Landlord filed an amended complaint against Farmers & Merchants and Whittier on January 13, 2015, alleging causes of action for breach of contract and damages under Civil Code section 1951.2. Landlord filed a motion for summary adjudication on the issue of whether Farmers & Merchants had a contractual duty as successor to Tenant to comply with the lease. In opposing the motion, defendants submitted a declaration by the vice president at Farmers & Merchants that defendants neither “intended to, nor did they assume the at issue Lease.”

In December 2015, the trial court granted plaintiff's motion for summary adjudication. The court found that the construction deed of trust and notice of sale specifically identified the lease, and the lease provided that Farmers & Merchants was obligated by the lease terms upon foreclosure. Farmers & Merchants elected to purchase the leasehold estate and succeeded to Tenant's rights and obligations. “The language of the underlying documents compels a finding that defendant owes contractual duties under the subject lease.”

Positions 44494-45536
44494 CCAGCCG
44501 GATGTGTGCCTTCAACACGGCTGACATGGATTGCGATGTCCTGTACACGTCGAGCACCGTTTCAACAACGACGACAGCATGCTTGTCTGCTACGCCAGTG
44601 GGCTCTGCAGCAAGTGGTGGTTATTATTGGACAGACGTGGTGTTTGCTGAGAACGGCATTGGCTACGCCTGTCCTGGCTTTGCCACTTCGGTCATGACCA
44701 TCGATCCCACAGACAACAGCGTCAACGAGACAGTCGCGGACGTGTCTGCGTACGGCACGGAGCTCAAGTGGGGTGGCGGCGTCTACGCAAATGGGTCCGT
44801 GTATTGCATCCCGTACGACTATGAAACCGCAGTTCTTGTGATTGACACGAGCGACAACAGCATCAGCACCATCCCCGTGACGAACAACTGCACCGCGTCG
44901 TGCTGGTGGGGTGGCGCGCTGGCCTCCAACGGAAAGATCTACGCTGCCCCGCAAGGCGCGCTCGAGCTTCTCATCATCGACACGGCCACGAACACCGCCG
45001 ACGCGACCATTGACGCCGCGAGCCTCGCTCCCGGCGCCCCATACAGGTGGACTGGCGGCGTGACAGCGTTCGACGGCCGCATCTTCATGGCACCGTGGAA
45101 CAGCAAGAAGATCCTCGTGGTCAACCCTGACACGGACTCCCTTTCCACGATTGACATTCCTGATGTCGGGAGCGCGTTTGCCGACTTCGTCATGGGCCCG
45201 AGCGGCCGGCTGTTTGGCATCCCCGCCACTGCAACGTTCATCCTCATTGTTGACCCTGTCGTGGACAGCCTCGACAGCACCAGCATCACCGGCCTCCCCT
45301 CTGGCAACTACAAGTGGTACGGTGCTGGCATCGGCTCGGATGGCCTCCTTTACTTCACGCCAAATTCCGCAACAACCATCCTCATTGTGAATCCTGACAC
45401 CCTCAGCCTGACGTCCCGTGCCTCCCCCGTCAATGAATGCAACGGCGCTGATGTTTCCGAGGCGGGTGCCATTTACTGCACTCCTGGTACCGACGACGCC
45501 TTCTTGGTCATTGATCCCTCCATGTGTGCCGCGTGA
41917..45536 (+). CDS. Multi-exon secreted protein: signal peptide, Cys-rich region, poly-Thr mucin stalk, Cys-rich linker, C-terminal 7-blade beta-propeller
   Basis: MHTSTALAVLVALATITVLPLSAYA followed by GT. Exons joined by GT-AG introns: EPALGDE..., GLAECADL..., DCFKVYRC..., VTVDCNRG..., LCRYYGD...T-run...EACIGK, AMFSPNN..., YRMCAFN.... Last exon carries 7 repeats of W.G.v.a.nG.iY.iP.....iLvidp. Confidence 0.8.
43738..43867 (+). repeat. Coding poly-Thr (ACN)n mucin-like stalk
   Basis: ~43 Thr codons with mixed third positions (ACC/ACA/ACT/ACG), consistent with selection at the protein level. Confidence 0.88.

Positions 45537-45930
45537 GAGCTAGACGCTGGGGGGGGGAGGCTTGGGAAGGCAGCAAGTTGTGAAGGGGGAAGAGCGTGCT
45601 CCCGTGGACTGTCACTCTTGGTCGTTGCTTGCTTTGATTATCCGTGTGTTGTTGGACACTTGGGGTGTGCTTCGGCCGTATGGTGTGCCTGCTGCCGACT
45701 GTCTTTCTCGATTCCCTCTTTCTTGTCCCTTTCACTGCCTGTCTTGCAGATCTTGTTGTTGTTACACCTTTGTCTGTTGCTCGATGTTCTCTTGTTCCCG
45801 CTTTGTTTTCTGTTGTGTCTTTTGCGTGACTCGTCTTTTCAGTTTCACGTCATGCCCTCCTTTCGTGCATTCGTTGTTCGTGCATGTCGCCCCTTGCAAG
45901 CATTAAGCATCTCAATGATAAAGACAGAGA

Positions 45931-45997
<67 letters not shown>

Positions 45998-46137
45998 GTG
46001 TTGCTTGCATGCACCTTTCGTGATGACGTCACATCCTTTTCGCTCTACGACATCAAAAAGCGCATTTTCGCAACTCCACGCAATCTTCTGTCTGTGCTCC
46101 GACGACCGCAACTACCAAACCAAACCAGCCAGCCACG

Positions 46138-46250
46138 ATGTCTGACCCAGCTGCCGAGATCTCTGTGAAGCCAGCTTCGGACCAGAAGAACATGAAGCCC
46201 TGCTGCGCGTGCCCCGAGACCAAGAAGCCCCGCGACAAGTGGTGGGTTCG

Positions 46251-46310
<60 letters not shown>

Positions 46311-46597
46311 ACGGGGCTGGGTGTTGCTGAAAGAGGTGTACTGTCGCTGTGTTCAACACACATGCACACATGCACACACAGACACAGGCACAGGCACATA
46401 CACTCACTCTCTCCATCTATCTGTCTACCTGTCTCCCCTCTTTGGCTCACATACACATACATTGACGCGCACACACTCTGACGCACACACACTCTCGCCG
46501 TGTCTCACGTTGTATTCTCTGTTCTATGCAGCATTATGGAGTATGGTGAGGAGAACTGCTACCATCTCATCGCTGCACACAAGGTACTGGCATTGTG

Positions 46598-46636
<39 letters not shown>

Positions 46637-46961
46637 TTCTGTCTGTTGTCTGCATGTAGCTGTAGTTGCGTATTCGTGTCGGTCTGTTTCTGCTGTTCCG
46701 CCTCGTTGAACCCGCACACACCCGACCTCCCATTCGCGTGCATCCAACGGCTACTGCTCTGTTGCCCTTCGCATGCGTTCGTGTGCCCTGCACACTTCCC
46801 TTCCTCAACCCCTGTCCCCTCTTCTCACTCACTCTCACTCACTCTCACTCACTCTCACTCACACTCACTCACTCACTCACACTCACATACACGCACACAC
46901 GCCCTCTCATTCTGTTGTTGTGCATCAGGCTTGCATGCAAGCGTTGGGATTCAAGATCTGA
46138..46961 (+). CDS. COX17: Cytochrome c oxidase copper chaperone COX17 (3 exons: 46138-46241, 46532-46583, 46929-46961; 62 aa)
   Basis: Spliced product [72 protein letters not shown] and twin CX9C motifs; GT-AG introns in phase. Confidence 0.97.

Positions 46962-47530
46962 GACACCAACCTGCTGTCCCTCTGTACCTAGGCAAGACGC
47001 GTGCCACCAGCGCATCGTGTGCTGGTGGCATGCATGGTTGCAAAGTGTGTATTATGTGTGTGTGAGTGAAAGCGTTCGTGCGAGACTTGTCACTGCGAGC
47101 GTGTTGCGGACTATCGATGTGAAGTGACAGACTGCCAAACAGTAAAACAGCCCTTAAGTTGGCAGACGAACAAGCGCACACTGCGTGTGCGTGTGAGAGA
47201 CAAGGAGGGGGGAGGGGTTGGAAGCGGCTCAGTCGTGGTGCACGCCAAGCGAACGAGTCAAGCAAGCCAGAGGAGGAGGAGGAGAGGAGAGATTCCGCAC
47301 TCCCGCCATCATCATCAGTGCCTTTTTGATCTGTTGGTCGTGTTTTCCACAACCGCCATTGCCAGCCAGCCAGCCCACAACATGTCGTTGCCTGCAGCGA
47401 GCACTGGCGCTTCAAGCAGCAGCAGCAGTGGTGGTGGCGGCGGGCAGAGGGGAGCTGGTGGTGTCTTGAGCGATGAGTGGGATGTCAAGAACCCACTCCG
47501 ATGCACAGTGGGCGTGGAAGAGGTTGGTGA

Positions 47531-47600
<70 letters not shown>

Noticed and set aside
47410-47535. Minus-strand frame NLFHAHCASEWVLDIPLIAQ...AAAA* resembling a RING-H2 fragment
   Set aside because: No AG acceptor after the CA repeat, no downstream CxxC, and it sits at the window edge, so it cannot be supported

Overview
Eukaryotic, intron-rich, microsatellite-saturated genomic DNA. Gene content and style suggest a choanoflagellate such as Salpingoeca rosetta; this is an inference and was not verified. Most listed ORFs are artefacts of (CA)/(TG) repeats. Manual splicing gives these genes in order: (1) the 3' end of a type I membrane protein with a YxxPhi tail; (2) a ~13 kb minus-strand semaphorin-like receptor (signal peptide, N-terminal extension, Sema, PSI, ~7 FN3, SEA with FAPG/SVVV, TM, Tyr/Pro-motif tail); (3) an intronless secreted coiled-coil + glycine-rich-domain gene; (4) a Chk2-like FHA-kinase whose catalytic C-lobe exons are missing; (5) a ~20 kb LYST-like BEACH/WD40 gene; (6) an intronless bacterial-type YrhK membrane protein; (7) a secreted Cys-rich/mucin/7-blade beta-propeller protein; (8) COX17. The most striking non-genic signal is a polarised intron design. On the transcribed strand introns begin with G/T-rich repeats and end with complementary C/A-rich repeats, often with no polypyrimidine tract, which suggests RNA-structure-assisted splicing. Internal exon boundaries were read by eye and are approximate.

A bench trial was held on the issue of damages. The vice president of Farmers & Merchants testified that neither defendant executed a document expressly assuming the obligations under the lease. Relying on the summary adjudication ruling, the court found a breach of contract and calculated damages. The trial court entered judgment against Farmers & Merchants in favor of Landlord on March 3, 2016. Farmers & Merchants filed a timely notice of appeal.3

DISCUSSION

Standard of Review